Renren Q2 2014: Time To Pull The Plug

| About: Renren Inc. (RENN)


Q2 revenue beat consensus, but EPS beat entirely on interest income.

Deterioration across all business segments, with diminishing network effect.

Cash offers near-term support. Privatization offers long-term catalyst.

Renren (NYSE:RENN) reported Q2'14 results after the market close on Monday, in which revenue of $25m (-42% y/y) beat consensus estimate of $21m. The $0.09 EPS beat (vs. consensus of -$0.08) was entirely on an $86m gain on short-term investment. The company also guided Q3 revenue of $19-21m, implying a decline of 49%-54% y/y.

More challenges ahead

Renren's Q2 result highlights the competitive challenges that the company faces, and the diminishing network effect due to a shift in user preference towards Tencent's WeChat. The core site revenue declined -27% y/y to $15m, in which advertising revenue of $11.7 (-24% y/y) indicates further monetization challenge, in particular on the mobile front. IVAS revenue of $3.4m (-35% y/y) declined due to the 18% y/y decline in MAU. Game revenue of $10m (-56% y/y) is the result of its aging titles and the lack of success of the new titles.

The company's weak outlook further highlights the challenges that Renren faces. The core business is facing competitive pressure from the mobile social networking platforms such as WeChat and Weibo (NASDAQ:WB), while its gaming segment is losing value due to lack of new contents. Furthermore, its video site cannot match the scale of Youku (NYSE:YOKU) and Baidu (NASDAQ:BIDU). In short, Renren's decline is unlikely to reverse in the near term, and investors are better off putting their money into more established social networking players such as Tencent (700 HK), Facebook (NASDAQ:FB) and/or LinkedIn (NYSE:LNKD).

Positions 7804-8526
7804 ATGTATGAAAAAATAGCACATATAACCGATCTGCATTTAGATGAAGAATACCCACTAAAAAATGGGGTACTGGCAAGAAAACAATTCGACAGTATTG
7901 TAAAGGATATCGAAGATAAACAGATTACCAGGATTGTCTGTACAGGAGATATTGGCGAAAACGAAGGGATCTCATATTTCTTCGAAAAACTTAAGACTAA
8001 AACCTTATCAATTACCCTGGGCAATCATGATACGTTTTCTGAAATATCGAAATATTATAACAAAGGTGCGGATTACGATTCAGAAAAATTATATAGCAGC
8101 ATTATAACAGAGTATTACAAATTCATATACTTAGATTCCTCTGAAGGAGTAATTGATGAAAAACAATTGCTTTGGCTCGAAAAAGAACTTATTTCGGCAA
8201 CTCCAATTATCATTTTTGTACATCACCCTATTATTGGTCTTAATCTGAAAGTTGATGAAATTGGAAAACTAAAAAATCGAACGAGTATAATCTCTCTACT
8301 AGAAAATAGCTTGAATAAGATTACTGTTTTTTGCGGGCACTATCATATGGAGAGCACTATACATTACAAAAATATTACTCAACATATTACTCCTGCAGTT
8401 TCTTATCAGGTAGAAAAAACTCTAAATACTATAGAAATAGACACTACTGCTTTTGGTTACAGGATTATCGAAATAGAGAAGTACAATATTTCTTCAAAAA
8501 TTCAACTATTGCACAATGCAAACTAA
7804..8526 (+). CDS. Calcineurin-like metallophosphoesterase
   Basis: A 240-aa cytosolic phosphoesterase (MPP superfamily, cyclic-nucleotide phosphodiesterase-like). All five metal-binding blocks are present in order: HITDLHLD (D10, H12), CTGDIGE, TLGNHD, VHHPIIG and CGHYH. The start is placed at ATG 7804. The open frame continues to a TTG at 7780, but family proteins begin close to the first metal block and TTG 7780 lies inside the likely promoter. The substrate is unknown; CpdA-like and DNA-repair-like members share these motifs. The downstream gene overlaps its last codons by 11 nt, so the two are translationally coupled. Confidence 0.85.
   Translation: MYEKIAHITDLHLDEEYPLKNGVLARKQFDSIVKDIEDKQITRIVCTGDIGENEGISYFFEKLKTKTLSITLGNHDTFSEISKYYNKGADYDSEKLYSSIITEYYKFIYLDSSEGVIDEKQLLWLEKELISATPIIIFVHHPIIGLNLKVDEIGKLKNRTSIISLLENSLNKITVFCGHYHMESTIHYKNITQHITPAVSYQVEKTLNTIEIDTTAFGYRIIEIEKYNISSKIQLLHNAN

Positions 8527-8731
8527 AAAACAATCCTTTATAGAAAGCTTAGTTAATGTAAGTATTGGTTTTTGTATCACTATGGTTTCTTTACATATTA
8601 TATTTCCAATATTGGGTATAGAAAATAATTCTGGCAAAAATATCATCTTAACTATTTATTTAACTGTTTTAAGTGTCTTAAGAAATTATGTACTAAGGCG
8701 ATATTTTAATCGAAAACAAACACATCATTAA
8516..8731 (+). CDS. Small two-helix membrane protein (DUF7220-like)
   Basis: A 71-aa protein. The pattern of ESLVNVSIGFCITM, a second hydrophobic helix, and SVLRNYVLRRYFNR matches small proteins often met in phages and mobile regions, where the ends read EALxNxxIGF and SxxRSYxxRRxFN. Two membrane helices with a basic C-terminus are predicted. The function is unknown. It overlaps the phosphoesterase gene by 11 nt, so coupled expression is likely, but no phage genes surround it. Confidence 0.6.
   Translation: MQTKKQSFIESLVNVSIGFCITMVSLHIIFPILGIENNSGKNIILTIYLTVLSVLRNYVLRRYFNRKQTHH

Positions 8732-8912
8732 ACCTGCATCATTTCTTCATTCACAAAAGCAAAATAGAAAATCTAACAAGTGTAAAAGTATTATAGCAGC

Cash offers support, and future lies in privatization

At the end of the quarter, Renren has net cash of $2.55/ADS, which I believe will offer support for the shares in the near term. However, beyond such support, visibility is anything but clear, given the competitive environment and the lackluster performance. For the believers of Renren, my view is that the only way for the company to create shareholder value is through privatization, given the diminishing monetization value behind its asset, but I would not hold my breath for this one.

Disclosure: The author has no positions in any stocks mentioned, and no plans to initiate any positions within the next 72 hours.

The author wrote this article themselves, and it expresses their own opinions. The author is not receiving compensation for it (other than from Seeking Alpha). The author has no business relationship with any company whose stock is mentioned in this article.